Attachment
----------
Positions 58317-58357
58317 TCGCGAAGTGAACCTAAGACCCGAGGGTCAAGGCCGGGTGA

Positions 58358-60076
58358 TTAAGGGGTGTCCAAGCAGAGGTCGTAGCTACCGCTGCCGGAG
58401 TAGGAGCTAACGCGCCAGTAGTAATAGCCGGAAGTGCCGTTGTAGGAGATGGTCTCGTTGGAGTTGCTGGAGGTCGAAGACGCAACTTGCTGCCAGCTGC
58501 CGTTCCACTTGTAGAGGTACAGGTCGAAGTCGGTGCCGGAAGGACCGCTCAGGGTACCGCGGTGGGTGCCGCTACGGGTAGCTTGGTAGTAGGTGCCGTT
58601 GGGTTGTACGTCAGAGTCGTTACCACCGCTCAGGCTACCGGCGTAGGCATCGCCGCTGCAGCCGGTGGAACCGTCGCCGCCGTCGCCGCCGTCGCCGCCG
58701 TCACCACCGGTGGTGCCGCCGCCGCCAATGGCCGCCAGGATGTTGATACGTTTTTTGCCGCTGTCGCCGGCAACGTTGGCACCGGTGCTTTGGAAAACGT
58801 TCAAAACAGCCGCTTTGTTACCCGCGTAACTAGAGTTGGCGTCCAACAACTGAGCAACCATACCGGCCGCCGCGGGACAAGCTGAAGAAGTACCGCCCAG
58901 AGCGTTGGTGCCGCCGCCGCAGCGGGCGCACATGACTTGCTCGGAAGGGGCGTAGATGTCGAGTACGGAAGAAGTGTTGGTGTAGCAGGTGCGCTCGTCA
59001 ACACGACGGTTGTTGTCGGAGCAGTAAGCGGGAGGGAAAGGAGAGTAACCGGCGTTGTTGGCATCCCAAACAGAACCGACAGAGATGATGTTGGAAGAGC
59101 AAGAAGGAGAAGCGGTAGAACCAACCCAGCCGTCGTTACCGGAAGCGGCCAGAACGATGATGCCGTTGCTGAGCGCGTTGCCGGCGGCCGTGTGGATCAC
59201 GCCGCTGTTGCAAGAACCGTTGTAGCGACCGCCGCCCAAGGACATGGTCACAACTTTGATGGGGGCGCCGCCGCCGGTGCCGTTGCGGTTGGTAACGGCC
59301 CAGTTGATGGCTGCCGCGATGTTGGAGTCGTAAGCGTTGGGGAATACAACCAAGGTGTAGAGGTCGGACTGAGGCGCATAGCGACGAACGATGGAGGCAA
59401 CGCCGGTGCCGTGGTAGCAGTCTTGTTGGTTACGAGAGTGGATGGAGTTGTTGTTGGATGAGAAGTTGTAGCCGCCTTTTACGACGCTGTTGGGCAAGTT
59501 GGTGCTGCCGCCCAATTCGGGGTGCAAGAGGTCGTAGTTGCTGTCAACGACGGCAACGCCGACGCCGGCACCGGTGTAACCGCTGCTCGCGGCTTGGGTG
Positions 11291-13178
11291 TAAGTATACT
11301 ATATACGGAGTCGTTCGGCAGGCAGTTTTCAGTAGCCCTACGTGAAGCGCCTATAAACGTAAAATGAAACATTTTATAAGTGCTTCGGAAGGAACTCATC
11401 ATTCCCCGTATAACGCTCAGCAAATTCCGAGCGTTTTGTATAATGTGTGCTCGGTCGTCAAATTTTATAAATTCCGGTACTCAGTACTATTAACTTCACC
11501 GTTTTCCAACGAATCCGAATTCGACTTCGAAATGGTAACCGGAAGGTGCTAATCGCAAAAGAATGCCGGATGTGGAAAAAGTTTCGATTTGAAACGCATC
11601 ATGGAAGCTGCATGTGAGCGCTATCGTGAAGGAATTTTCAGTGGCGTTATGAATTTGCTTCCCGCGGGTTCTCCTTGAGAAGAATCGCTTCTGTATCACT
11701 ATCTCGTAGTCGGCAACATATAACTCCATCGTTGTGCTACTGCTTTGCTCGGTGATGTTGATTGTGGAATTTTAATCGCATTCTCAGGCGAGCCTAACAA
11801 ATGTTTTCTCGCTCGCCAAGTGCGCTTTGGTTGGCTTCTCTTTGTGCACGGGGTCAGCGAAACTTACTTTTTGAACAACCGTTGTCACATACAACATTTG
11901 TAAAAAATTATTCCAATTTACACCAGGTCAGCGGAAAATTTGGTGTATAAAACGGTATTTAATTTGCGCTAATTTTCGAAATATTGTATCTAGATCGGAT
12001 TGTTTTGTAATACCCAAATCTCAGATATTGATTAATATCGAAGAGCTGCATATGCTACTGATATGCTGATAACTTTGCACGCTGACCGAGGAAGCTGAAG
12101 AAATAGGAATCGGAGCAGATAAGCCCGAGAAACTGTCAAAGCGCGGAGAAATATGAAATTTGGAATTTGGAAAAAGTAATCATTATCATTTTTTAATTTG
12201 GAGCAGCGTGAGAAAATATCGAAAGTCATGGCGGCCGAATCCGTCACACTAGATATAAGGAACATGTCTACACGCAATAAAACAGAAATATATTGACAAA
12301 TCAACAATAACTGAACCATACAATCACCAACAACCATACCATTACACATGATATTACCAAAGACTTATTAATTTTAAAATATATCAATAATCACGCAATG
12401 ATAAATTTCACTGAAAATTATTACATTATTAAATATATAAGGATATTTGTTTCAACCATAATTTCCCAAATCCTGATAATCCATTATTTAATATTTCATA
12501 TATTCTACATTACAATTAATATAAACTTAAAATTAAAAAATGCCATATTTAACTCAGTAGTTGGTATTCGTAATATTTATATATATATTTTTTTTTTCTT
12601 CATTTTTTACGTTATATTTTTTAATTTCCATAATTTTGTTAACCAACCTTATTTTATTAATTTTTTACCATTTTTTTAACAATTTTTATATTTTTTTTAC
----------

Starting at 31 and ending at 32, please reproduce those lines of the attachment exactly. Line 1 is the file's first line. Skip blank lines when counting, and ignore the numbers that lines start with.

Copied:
12501 TATTCTACATTACAATTAATATAAACTTAAAATTAAAAAATGCCATATTTAACTCAGTAGTTGGTATTCGTAATATTTATATATATATTTTTTTTTTCTT
12601 CATTTTTTACGTTATATTTTTTAATTTCCATAATTTTGTTAACCAACCTTATTTTATTAATTTTTTACCATTTTTTTAACAATTTTTATATTTTTTTTAC